06-11-2017 03:22 AM
I am trying to plan a study, in which I wish to compare two "rare proportions".
It is assumed that with the current treatment (the standard of care) , the proportion of events (bad events) is 7%. It is also assumed that with the new treatment this proportion goes down to 4%. The expected difference is 3%. An effect of 3% might not sound like much statistically, but clinicians claim it is very significant clinically.
I've tried calculating the sample size for the two proportion test (Fisher's exact test) and got that for power of 80% and significance level of 5%, the sample size is 971 per group, which is quite a lot. This sample size will give me the desired power to test the hypothesis that P1-P2=0.
Alternatively, I've calculated and found that under these assumptions, the OR is 1.8. The sample size to test the hypothesis that OR=1, under the same power and significance level, is 545 per group - far less !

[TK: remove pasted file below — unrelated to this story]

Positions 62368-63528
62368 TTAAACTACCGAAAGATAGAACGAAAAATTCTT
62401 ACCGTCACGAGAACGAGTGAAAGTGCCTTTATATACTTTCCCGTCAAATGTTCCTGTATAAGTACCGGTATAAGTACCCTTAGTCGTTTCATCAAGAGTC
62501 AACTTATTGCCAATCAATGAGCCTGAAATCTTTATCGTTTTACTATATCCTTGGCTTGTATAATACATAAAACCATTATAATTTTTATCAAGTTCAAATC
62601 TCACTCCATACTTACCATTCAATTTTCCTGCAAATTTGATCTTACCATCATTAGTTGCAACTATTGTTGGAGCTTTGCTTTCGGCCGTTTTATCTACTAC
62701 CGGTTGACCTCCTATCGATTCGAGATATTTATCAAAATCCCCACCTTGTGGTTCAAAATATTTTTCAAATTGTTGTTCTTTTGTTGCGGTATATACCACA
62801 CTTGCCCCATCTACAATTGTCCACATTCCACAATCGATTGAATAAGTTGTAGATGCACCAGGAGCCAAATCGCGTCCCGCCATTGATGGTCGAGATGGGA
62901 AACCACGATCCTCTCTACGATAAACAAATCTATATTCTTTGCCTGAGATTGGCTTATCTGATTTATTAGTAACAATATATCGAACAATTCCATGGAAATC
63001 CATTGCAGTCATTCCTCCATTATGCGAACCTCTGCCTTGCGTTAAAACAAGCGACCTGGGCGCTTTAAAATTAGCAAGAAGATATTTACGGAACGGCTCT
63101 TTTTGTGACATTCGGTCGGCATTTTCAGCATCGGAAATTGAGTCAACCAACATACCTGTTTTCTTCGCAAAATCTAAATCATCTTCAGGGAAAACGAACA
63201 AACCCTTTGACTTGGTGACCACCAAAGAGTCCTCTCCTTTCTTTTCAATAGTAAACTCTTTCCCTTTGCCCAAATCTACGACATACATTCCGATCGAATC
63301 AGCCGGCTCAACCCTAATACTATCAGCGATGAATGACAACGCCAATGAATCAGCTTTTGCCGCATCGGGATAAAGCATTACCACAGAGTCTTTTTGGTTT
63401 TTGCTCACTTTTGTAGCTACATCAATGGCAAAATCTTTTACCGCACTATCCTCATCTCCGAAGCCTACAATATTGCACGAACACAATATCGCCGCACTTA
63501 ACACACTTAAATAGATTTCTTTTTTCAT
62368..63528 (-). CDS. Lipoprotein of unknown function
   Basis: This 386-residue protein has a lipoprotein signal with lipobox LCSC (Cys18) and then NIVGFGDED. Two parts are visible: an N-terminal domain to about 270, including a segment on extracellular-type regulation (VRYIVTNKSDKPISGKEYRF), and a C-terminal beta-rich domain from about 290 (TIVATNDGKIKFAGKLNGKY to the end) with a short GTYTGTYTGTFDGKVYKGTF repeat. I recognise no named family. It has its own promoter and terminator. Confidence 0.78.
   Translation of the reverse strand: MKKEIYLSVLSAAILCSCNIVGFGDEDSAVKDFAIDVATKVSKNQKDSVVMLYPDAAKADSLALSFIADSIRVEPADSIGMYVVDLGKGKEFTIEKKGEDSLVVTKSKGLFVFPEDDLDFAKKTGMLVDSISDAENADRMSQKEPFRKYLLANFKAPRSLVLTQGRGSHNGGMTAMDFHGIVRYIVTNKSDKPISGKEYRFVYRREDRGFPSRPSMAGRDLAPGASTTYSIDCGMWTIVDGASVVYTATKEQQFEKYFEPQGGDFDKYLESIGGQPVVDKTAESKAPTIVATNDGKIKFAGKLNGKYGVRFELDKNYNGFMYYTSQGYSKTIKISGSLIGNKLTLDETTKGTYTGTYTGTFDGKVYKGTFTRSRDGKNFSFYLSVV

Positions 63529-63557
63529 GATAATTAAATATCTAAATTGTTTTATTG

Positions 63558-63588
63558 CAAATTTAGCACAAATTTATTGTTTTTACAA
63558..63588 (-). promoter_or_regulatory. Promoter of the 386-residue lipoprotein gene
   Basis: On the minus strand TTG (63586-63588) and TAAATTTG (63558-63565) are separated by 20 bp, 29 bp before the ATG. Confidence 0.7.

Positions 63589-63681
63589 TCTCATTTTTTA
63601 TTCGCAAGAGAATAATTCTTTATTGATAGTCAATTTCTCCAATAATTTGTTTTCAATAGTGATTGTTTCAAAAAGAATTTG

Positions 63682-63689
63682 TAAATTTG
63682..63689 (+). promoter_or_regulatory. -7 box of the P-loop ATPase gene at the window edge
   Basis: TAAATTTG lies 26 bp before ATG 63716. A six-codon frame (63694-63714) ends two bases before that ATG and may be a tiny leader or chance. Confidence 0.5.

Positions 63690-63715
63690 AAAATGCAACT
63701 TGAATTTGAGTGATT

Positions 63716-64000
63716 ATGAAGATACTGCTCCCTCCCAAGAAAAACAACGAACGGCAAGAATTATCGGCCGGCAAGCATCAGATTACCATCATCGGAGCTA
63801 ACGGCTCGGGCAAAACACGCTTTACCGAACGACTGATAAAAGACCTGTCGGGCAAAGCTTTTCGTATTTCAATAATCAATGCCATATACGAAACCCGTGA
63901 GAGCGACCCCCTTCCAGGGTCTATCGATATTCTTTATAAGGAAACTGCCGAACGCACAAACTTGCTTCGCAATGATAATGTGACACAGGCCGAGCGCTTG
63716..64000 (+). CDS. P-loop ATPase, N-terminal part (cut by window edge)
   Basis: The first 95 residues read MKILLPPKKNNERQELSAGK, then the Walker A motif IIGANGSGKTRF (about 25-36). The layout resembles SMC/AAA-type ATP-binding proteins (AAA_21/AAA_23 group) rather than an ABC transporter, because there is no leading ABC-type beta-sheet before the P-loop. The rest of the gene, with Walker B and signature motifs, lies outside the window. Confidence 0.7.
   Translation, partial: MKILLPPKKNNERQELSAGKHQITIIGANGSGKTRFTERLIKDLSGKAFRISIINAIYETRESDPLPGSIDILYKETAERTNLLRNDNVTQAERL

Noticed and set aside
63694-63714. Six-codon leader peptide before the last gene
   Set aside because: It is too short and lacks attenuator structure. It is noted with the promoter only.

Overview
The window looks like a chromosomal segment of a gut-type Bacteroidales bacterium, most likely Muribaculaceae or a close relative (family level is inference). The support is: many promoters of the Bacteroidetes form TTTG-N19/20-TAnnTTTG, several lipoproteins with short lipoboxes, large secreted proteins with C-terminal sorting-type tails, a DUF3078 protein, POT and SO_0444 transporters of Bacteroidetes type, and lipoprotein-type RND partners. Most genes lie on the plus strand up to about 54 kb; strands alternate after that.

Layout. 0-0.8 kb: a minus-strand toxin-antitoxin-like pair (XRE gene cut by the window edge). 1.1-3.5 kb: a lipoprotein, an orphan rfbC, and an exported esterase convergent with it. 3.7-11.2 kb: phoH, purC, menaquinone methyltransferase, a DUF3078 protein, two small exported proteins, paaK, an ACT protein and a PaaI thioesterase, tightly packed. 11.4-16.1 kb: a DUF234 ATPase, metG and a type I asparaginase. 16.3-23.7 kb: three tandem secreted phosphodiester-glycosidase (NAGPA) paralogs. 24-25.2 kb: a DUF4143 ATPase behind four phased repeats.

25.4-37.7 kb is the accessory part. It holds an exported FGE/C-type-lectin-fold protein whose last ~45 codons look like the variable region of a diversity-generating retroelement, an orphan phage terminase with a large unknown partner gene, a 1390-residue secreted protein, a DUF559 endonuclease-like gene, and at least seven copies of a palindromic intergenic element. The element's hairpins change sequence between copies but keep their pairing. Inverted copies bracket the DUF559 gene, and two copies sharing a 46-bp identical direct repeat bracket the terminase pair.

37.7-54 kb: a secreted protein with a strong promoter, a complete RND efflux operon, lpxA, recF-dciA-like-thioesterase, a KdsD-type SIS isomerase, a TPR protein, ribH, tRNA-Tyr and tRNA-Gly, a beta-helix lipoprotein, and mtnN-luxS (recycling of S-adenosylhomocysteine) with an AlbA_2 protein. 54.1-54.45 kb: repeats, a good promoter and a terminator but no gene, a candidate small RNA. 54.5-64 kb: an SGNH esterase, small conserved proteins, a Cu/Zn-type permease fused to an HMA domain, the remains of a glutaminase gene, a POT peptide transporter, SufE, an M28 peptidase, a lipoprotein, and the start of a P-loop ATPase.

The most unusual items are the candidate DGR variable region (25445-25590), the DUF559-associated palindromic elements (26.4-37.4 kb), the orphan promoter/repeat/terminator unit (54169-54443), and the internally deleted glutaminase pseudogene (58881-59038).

Now I am confused and looking for the "downfall". My questions to you are:
1. Using SAS - how do I run an hypothesis testing for the OR = 1 vs OR >1 or OR NE 1 ? I would like to write a simulation so I need to know how to do it. Can I simply use Logistic Regression ?
2. What is the disadvantage of using the OR instead of the proportion difference ? There has to be a catch, I mean, why would anyone test for proportion difference if you can bypass it and test for the OR with a much smaller sample size ? There has to be a disadvantage I currently can't think about. Do you think that the FDA will accept using the OR instead of the difference or the common Fisher's exact test ?
3. Is there another approach to handle this situation of rare events, in which clinicians say 3% is amazingly important (each event is hard medically), statistically it's a small effect, and samples of ~1000 per group are way to expensive for a company to pay ? What would you recommend ? Maybe Bayesian Statistics ? Any advice will be mostly appreciated !
Thank you !